birds eye view of skyscrapers with flat roofs

Flat Roof Components & How They Function

In News by Infinity Roofing

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Low-slope or flat roofs are a product of the Industrial Revolution, first gaining traction as a way to decrease construction costs for large commercial buildings in the late 19th century. The style quickly gained popularity as a modern alternative to more traditional sloped roofs, with many buildings mimicking the look with “false-fronts.” Now over a century later, flat roofs are commonplace on commercial buildings as well as residential properties. Here are some of the most important flat roofing components and how they work to provide shelter for your business or home. 

Flat Roofing Components 

While flat roofing might seem like a simple concept compared to sloped roofs, it still involves many components. Even though there are many different types of flat roofs, understanding the terminology used in single-ply roofing will give you a better idea of the basic structure. 

Roof Deck 

The roof deck is the structural surface that provides the base for the roofing system, including the insulation. Roof decks — typically made of steel, concrete, or wood — support the roof’s weight so it doesn’t come falling down. 

Roof Insulation 

Applying insulation is material applied underneath the roof’s membrane to reduce heat build-up. In single-ply roofing, the insulation usually consists of various size boards. There are many different types of thermal insulation available for low-slope roofs


The term “substrate” refers to the surface where the roofing material is applied. This surface could include the structural deck or the insulation where subsequent layers will be placed. 


The roofing membrane is either a flexible or semi-flexible covering that seals the roof to protect it against the elements. The primary purpose is to expel water and help with leak prevention. There are several different types of commercial roofing membranes:

  • EPDM (ethylene propylene diene terpolymer)
  • TPO (thermoplastic polyolefin)
  • PVC 
  • Elastomeric Coatings


In a ballasted roof system, the ballast refers to the stone (typically river-washed stone) that goes on top of the roofing components. The weight of the stone helps protect the roof and keep the components secure. 


Contact adhesive is applied to both the roofing substrate and membrane to achieve proper adhesion. Adequate flash-off time is required on each surface to ensure the adhesion is set and ready between bonding the surfaces together.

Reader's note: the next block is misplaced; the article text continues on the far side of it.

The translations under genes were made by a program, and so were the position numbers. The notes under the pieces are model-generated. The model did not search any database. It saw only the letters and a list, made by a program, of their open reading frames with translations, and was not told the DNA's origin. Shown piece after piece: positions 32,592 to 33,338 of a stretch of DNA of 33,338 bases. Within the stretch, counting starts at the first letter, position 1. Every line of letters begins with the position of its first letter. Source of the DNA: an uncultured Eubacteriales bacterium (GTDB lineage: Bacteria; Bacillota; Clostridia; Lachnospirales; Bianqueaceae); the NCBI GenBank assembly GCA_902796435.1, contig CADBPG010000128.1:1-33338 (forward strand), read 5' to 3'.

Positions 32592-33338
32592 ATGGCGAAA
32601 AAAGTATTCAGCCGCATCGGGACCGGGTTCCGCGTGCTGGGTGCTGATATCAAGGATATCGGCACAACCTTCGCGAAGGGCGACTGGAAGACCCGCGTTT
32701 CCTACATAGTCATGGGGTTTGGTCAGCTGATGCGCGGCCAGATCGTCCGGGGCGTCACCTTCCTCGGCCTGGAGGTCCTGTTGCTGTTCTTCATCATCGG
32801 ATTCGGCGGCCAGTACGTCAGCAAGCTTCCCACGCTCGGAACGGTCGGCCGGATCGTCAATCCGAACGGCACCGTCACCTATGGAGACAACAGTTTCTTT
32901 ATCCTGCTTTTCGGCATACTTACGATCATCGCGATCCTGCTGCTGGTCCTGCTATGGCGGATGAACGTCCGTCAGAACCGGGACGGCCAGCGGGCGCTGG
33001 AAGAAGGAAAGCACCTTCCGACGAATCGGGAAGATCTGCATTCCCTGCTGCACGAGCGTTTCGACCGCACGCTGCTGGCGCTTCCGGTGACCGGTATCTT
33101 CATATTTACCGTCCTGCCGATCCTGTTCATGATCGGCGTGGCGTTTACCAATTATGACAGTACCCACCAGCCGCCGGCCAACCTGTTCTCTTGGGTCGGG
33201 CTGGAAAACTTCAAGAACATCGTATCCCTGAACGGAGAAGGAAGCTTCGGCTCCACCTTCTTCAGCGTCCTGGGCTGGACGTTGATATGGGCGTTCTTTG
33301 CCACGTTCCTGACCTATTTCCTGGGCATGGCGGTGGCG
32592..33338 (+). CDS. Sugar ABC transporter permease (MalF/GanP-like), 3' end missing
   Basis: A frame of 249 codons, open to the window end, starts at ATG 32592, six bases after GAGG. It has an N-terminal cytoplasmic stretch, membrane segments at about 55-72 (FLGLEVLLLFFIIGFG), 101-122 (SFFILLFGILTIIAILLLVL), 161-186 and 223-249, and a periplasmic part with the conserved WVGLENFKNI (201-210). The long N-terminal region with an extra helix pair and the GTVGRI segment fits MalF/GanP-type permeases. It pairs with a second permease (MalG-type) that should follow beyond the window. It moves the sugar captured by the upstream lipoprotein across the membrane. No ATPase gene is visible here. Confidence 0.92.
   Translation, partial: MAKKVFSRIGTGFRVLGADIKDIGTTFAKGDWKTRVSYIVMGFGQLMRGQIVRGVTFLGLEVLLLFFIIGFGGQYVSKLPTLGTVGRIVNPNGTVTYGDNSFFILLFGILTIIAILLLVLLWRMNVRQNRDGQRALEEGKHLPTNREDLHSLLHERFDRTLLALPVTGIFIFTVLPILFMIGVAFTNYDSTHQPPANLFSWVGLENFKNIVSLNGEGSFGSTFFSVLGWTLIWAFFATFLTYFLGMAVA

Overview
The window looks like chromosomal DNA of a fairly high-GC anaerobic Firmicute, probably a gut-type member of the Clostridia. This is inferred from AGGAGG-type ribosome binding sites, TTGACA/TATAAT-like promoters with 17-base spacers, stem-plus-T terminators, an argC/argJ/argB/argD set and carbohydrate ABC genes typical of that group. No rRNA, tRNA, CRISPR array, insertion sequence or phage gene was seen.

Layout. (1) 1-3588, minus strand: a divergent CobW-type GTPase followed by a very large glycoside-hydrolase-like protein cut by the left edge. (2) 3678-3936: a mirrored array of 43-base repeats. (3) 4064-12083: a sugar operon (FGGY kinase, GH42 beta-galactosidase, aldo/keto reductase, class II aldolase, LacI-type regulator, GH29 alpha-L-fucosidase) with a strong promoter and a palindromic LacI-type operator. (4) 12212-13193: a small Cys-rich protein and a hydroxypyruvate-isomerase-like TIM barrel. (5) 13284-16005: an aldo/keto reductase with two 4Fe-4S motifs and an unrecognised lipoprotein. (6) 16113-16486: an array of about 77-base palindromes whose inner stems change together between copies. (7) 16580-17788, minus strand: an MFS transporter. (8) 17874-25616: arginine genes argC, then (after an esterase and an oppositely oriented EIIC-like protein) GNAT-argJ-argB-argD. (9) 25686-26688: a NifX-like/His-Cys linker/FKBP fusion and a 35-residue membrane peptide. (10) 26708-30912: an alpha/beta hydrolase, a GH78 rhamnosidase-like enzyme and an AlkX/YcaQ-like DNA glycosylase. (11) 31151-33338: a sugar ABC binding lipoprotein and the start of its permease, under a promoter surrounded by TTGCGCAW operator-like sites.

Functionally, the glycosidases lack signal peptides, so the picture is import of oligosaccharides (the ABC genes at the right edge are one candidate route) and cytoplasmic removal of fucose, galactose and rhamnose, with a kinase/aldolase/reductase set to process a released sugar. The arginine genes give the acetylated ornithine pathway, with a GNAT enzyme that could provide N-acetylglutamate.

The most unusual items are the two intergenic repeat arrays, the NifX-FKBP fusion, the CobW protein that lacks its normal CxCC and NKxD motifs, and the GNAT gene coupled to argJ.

Wet lay adhesives only apply to the substrate before adhering the membrane to the substrate. The adhesive needs to be wet for the membrane to bond to the substrate. Different contact and wet lay adhesives are used for certain applications.


A splice in single-ply roofing refers to the joining of two pieces of material to act as one. Splices are important because it’s how seams between different sheets of membrane are sealed to be both secure and watertight. 

A fishmouth, or an opening between the two layers of membrane, may if occur if splices are not joined correctly. A fishmouth is usually the result of poor workmanship. 

Roof Penetrations

Roof penetrations include objects like A/C units, skylights, or other equipment that penetrates the roof structure. Proper flashing of penetrations helps prevent leaking.


Raised structures known as curbs often support roof penetrations. They’re what goes under an HVAC unit or other equipment that might be on the roof. 


A penthouse is just a raised structure on the roof of a building that sits within the outer walls. 

Roof Hatch

A roof hatch is a type of curb that provides access to get on and off the roof. 

Parapet Wall

Parapet walls go around the perimeter of the roof. They may vary in height and width. Although they are fairly common, not every flat roof has a parapet wall. 

Counter Flashing

Counter flashing is formed metal that is secured on walls, pipes, curbs, or other roof surfaces to provide protection and help shed water away from the material below. 

Roof Drains

Drains are what allow water to exit the roofing system. As with penetrations, they must be flashed to make sure they don’t leak. 


A roof cricket is an area between the drainage points that is raised to divert water and ensure proper drainage. 


A scupper is an opening in the roofing that helps channel water away. For instance, a scupper may be a small opening in a parapet wall used for drainage. They also need to be flashed to ensure they are sealed properly. 

Wood Nailer

A wood nailer is a solid piece of wood that acts as an effective substrate for other roof accessories. Typically wood nailers are used with metal edge details, which come in many different types. 


Copings are metal or concrete coverings that are placed on exposed walls to provide extra protection. For instance, they may be used to cover a single-ply membrane on top of a parapet wall. 

Expansion Joint

Expansion joints are a structural separation between two building elements. They reduce the stress and movement of the building components to reduce splitting or damaging the roof membrane. 

Want to Learn More About Flat Roof Components?

If you’re looking for more information about flat roof components, we’d love to answer any questions you have and discuss what flat roof options are available for you.

Infinity Roofing & Siding offers reliable residential and commercial roofing services in Richmond, Williamsburg, Fredericksburg, Virginia Beach, and the surrounding areas. Whether your roof is pitched or flat, shingled or metal, old or new, the roofing specialists at Infinity Roofing & Siding can assess your roof for storm damage and provide high-quality roof repair, restoration, and replacement. Reach out to us for a free inspection and quote!